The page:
District 5 Director
Nominee: MaryKate Holden
Biographical Information on Nominee
MaryKate Holden is known as an energetic science educator who is involved in multiple professional activities. During her over twenty-year career, she has maintained a strong research agenda, taught science at both the collegiate and secondary levels, mentored student research, written and published multiple laboratory manuals, sponsored student science clubs, and published articles in science-based journals.
Currently MaryKate teaches at the Middle College at the University of North Carolina Greensboro, where she is the Science Department Chair. She also holds an adjunct faculty position at the University of North Carolina, Greensboro. MaryKate has taught a myriad of biology and life science courses and believes science instruction should provide avenues for students to engage in inquiry, experimentation, and critical thinking. Her students are engaged in learner-centered, hands-on activities that encourage them to question, hypothesize, test, discuss data and critically solve problems. Her effective instructional approach fosters the development of investigative skills, generates learner curiosity, and provides opportunities for her students to develop a strong understanding of science concepts. In addition to teaching, she has mentored multiple student research projects, tutored, participated in curriculum development, and coordinated Advanced Placement science courses. In recognition of her professional excellency, MaryKate was named by her Middle College at UNCG colleagues the 2017 Teacher of the Year.
MaryKate has acted as an academic advisor for individuals seeking pre-nursing and biology majors and held the position of Academic Dean. She has also been involved in the International Center for Leadership in Education, the Lilly Conference on Teaching and Learning, and the North Carolina New Schools program. MaryKate has made presentations at both the national and regional meetings of the National Science Teachers Association, The North Carolina Science Leadership Association, and the North Carolina Science Teachers Association
MaryKate lives in Greensboro, North Carolina and regularly recruits volunteers and participates in the North Carolina Science Festival at UNCG. She holds an M.S. in biology and Genetics from the University of North Carolina, Greensboro. MaryKate is a member of the North Carolina Science Teachers Association, National Science Teachers Association, AAAS, North Carolina Association of Biology Teachers, and Beta Beta Beta Biology Honor Society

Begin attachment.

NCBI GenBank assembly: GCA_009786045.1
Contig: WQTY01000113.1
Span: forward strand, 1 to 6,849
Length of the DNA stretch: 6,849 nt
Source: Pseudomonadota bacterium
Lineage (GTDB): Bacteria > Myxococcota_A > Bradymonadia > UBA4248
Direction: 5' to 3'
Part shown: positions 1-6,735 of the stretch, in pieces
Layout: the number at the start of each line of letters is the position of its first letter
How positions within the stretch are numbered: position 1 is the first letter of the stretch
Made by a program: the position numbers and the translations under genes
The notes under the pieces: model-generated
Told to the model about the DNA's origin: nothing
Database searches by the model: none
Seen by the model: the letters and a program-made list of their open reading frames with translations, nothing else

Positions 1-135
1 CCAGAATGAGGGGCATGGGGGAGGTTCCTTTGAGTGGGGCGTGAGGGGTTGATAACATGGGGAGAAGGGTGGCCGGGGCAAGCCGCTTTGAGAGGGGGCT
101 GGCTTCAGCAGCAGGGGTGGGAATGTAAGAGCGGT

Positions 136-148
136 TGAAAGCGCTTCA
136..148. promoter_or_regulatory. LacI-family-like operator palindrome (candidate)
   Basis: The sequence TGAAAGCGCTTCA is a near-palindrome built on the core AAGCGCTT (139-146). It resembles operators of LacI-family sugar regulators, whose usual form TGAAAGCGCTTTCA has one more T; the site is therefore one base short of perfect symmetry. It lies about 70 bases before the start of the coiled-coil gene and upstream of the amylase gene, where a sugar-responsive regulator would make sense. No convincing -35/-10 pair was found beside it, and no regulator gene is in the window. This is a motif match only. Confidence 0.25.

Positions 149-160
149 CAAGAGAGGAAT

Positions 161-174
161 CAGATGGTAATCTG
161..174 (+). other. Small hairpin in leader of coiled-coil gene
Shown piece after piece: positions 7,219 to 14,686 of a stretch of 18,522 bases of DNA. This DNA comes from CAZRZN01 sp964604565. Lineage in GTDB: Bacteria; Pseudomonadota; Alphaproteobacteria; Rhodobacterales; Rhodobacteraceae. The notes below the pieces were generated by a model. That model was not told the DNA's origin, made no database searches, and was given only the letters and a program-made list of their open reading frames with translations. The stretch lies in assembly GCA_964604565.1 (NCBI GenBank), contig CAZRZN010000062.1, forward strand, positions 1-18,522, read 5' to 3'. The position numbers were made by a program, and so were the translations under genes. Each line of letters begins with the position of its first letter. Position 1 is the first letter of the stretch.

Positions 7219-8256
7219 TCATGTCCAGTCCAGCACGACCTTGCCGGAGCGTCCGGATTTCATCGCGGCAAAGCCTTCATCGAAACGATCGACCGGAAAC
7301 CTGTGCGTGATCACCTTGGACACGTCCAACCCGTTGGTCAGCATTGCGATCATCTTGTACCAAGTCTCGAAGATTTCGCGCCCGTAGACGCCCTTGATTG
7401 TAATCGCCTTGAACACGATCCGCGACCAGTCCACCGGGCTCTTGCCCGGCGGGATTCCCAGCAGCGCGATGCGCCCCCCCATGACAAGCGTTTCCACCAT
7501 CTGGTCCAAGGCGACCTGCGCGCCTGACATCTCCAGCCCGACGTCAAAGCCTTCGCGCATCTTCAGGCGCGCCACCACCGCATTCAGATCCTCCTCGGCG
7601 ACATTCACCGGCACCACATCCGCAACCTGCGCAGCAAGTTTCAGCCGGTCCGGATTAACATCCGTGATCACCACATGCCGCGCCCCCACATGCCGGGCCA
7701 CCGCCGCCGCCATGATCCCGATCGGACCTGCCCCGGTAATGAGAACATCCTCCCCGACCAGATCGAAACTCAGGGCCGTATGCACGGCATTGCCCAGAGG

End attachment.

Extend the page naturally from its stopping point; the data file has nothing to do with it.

Science is rapidly emerging as a primary societal focus. As science educators we are to help students attain their goals of college, career and life, but face several newly emerging issues. We must acknowledge the contemporary learners’ dependence on technologies, connect them to rapidly changing, accurate informational resources, illustrate how to properly select and use appropriate digital resources that validate scientific enterprise, and disconnect our learners’ personal biases toward technological sources. We must help our learners navigate between critical technology and critical thinking. We must help students to make sound decisions and good choices. We must meet our students' technology needs with resources that promote critical thinking, good science practices, and use the scientific method as a key to create cross-curricular, real-world, project-based activities that make our discipline relevant to all students. As a member of NCSTA, I have been encouraged by the organization’s energy and dedicated efforts to bring science educators together to influence the future of our discipline. If elected to this position I will try to increase the level of professional development available to our educators, with a focus on best practices in critical thinking, technology-enhanced, and project-based learning. I would love to create an organized resource bank of high quality, activity- based lessons that would be available to all North Carolina science teachers. I believe projects such as this would be invaluable to our science teachers and help to make science more relevant to and fun for our students.